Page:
All one as if she were shaven. For a woman’s head to be shaven was usually a sign of shamelessness (See Meyer). The uncovered head in an assembly was also unbecoming.
For if the woman be not covered. If she defies decorum by an uncovered head, let her go further, and be shaven.
– People’s New Testament
“Let’s take a closer look at v. 5:
but any woman who prays or prophesies with her head unveiled disgraces her head — it is one and the same thing as having her head shaved.
“If the head being unveiled (uncovered) IS being shorn, then the analogy (“the same AS having her head shaved”) evaporates.
“The text as a whole has many difficulties, but in my mind this is not one of them: the text at vv. 4 and 5 is talking about veils or prayer coverings. These were common in antiquity, though the exact custom varied from place to place. In Roman society, the MEN wore the veil when they prayed! Here, though, in a society influenced by Greek culture, it was the women wearing the veil. To see anything other than a controversy about the veil is to miss what may be the only really clear thing about this passage!”
— Basil L. “Skip” Copeland, from MarksList,
6 March 95 — 22 March 95
The covering commanded is
“while praying or prophesying.”
The covering commanded is “while praying or prophesying”, not all the time. Long hair is not something which can be put on “while praying or prophesying” and then put off afterward. If Paul were saying that long hair is the only covering, he would not say “while praying or prophesying”.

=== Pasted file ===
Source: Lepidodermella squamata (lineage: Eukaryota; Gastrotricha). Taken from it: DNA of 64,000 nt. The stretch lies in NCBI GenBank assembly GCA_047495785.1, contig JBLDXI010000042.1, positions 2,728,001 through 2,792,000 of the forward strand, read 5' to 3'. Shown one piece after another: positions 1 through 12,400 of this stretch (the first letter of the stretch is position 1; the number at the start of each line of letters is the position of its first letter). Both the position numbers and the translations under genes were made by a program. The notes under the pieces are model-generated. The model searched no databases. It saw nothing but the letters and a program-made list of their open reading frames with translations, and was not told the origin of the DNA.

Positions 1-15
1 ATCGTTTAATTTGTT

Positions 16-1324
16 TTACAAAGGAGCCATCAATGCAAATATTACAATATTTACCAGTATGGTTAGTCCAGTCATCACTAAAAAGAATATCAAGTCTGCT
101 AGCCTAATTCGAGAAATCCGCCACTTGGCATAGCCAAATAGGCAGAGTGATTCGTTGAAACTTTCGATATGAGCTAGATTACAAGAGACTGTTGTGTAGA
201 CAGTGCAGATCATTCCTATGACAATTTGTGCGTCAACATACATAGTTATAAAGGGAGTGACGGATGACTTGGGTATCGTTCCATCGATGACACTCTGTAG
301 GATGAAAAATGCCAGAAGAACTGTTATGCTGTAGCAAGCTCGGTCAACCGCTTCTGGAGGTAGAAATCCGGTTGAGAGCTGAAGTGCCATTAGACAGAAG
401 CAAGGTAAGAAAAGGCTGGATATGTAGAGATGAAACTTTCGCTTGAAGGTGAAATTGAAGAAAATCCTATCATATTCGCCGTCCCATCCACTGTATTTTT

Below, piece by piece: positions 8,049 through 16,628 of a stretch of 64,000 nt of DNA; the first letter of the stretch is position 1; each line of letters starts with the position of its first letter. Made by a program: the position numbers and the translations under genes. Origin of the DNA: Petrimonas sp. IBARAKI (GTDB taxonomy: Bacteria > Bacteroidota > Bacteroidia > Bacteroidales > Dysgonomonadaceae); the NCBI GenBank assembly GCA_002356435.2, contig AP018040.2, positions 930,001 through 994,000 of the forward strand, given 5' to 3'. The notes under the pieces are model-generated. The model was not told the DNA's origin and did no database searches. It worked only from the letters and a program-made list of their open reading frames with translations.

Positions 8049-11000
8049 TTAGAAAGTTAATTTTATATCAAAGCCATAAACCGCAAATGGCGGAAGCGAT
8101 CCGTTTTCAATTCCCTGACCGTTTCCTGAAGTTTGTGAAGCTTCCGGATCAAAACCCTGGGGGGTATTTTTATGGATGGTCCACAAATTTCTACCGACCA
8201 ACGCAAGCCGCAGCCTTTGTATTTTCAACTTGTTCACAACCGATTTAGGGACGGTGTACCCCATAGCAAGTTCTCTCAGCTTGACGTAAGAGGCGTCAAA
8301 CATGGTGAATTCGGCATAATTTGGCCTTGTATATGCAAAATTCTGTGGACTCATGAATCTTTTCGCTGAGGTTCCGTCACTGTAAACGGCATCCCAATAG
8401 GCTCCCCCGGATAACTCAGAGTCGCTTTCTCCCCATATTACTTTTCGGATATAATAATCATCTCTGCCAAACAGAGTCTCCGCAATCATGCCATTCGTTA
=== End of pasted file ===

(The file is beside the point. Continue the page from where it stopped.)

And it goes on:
If I say, “Be sure to wear clips on your trousers while riding your bicycle,” it is clear that I mean something which can be put on and taken off. Just so when Paul said, “Every man who has something on his head while praying or prophesying disgraces his head” (v. 4), Paul is talking about something which can be put on and taken off. And when he writes, “Every woman who has her head uncovered while praying or prophesying disgraces her head, for she is one and the same as the woman whose head is shaved” (v. 5), the phrase “while praying or prophesying” indicates a covering which can be put on or taken off.
One and the same as:
Verse 5 says, “Every woman who has her head uncovered while praying or prophesying disgraces her head, for she is one and the same as the woman whose head is shaved.” Paul is making a parallel. If you are shameless enough to pray or prophesy with head uncovered, then you are acting the same as the woman whose head is shaved.
But if the ONLY covering is the hair, the woman whose head is uncovered IS the same as the woman whose head is shaved. She IS THAT WOMAN.
The reason why Paul writes about long hair is to reinforce what he is affirming about the head covering. In these verses he uses several arguments. One of these arguments is from a sense of what is proper from “nature”. The word “nature” means “by long practice, etc.” Paul uses what can be seen as proper (long hair) in distinguishing women from men to argue that women must cover their heads in worship to show the headship of men.
Paul is incidentally showing that long hair is for women and short hair is for men. That is not his main purpose, but we can get that lesson from what he writes.